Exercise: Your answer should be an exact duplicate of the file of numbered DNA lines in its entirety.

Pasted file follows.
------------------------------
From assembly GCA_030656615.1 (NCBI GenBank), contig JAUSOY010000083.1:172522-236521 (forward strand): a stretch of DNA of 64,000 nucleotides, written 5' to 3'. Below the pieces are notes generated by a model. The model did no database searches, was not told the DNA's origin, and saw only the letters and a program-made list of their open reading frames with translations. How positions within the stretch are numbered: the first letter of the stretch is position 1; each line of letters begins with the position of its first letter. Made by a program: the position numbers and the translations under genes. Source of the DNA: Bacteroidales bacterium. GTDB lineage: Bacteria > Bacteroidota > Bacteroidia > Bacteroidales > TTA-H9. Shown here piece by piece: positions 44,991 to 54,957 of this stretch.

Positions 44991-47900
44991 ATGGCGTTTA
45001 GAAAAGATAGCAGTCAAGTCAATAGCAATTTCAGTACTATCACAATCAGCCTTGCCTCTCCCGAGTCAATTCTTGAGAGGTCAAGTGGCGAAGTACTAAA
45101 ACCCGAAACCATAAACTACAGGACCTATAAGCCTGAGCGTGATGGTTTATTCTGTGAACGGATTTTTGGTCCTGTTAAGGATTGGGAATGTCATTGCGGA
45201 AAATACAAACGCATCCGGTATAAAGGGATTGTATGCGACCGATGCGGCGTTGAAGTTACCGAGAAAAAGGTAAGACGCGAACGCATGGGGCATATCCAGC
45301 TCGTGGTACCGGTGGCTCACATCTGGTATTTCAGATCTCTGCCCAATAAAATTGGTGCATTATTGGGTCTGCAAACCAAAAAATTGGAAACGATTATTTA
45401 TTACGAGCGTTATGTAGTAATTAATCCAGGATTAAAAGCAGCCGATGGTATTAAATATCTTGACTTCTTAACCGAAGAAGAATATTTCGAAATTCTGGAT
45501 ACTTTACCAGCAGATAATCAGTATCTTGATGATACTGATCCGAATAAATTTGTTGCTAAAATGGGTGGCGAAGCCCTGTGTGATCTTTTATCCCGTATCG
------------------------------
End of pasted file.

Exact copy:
From assembly GCA_030656615.1 (NCBI GenBank), contig JAUSOY010000083.1:172522-236521 (forward strand): a stretch of DNA of 64,000 nucleotides, written 5' to 3'. Below the pieces are notes generated by a model. The model did no database searches, was not told the DNA's origin, and saw only the letters and a program-made list of their open reading frames with translations. How positions within the stretch are numbered: the first letter of the stretch is position 1; each line of letters begins with the position of its first letter. Made by a program: the position numbers and the translations under genes. Source of the DNA: Bacteroidales bacterium. GTDB lineage: Bacteria > Bacteroidota > Bacteroidia > Bacteroidales > TTA-H9. Shown here piece by piece: positions 44,991 to 54,957 of this stretch.

Positions 44991-47900
44991 ATGGCGTTTA
45001 GAAAAGATAGCAGTCAAGTCAATAGCAATTTCAGTACTATCACAATCAGCCTTGCCTCTCCCGAGTCAATTCTTGAGAGGTCAAGTGGCGAAGTACTAAA
45101 ACCCGAAACCATAAACTACAGGACCTATAAGCCTGAGCGTGATGGTTTATTCTGTGAACGGATTTTTGGTCCTGTTAAGGATTGGGAATGTCATTGCGGA
45201 AAATACAAACGCATCCGGTATAAAGGGATTGTATGCGACCGATGCGGCGTTGAAGTTACCGAGAAAAAGGTAAGACGCGAACGCATGGGGCATATCCAGC
45301 TCGTGGTACCGGTGGCTCACATCTGGTATTTCAGATCTCTGCCCAATAAAATTGGTGCATTATTGGGTCTGCAAACCAAAAAATTGGAAACGATTATTTA
45401 TTACGAGCGTTATGTAGTAATTAATCCAGGATTAAAAGCAGCCGATGGTATTAAATATCTTGACTTCTTAACCGAAGAAGAATATTTCGAAATTCTGGAT
45501 ACTTTACCAGCAGATAATCAGTATCTTGATGATACTGATCCGAATAAATTTGTTGCTAAAATGGGTGGCGAAGCCCTGTGTGATCTTTTATCCCGTATCG